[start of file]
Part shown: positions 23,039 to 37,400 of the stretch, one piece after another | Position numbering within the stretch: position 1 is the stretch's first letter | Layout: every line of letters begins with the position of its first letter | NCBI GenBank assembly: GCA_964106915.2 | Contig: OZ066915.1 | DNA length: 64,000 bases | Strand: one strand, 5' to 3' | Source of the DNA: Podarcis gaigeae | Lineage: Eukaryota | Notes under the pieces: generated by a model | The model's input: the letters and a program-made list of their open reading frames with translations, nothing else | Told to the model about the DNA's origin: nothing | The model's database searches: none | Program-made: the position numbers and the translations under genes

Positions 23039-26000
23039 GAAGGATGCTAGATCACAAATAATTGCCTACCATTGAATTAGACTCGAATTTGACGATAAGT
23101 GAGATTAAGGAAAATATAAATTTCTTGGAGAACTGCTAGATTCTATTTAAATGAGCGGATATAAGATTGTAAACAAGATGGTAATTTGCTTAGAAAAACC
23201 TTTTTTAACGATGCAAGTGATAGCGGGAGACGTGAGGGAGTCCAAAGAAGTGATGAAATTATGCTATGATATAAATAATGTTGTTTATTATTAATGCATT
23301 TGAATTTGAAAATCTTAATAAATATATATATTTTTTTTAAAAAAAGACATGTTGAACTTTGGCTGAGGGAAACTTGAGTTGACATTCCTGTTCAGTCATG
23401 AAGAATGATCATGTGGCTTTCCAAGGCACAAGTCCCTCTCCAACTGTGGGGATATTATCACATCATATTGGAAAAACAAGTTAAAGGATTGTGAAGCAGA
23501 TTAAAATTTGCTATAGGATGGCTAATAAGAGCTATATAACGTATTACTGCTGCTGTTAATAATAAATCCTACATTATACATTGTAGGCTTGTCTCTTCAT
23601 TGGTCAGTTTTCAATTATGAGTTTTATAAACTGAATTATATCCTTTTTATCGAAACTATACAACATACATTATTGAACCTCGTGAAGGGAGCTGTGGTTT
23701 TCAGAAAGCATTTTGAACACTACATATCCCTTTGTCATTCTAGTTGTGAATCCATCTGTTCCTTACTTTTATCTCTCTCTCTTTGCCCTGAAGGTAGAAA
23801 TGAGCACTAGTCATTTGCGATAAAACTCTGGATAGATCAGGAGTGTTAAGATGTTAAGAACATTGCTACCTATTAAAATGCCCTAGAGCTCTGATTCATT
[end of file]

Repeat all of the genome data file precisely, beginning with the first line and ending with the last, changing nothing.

Part shown: positions 23,039 to 37,400 of the stretch, one piece after another | Position numbering within the stretch: position 1 is the stretch's first letter | Layout: every line of letters begins with the position of its first letter | NCBI GenBank assembly: GCA_964106915.2 | Contig: OZ066915.1 | DNA length: 64,000 bases | Strand: one strand, 5' to 3' | Source of the DNA: Podarcis gaigeae | Lineage: Eukaryota | Notes under the pieces: generated by a model | The model's input: the letters and a program-made list of their open reading frames with translations, nothing else | Told to the model about the DNA's origin: nothing | The model's database searches: none | Program-made: the position numbers and the translations under genes

Positions 23039-26000
23039 GAAGGATGCTAGATCACAAATAATTGCCTACCATTGAATTAGACTCGAATTTGACGATAAGT
23101 GAGATTAAGGAAAATATAAATTTCTTGGAGAACTGCTAGATTCTATTTAAATGAGCGGATATAAGATTGTAAACAAGATGGTAATTTGCTTAGAAAAACC
23201 TTTTTTAACGATGCAAGTGATAGCGGGAGACGTGAGGGAGTCCAAAGAAGTGATGAAATTATGCTATGATATAAATAATGTTGTTTATTATTAATGCATT
23301 TGAATTTGAAAATCTTAATAAATATATATATTTTTTTTAAAAAAAGACATGTTGAACTTTGGCTGAGGGAAACTTGAGTTGACATTCCTGTTCAGTCATG
23401 AAGAATGATCATGTGGCTTTCCAAGGCACAAGTCCCTCTCCAACTGTGGGGATATTATCACATCATATTGGAAAAACAAGTTAAAGGATTGTGAAGCAGA
23501 TTAAAATTTGCTATAGGATGGCTAATAAGAGCTATATAACGTATTACTGCTGCTGTTAATAATAAATCCTACATTATACATTGTAGGCTTGTCTCTTCAT
23601 TGGTCAGTTTTCAATTATGAGTTTTATAAACTGAATTATATCCTTTTTATCGAAACTATACAACATACATTATTGAACCTCGTGAAGGGAGCTGTGGTTT
23701 TCAGAAAGCATTTTGAACACTACATATCCCTTTGTCATTCTAGTTGTGAATCCATCTGTTCCTTACTTTTATCTCTCTCTCTTTGCCCTGAAGGTAGAAA
23801 TGAGCACTAGTCATTTGCGATAAAACTCTGGATAGATCAGGAGTGTTAAGATGTTAAGAACATTGCTACCTATTAAAATGCCCTAGAGCTCTGATTCATT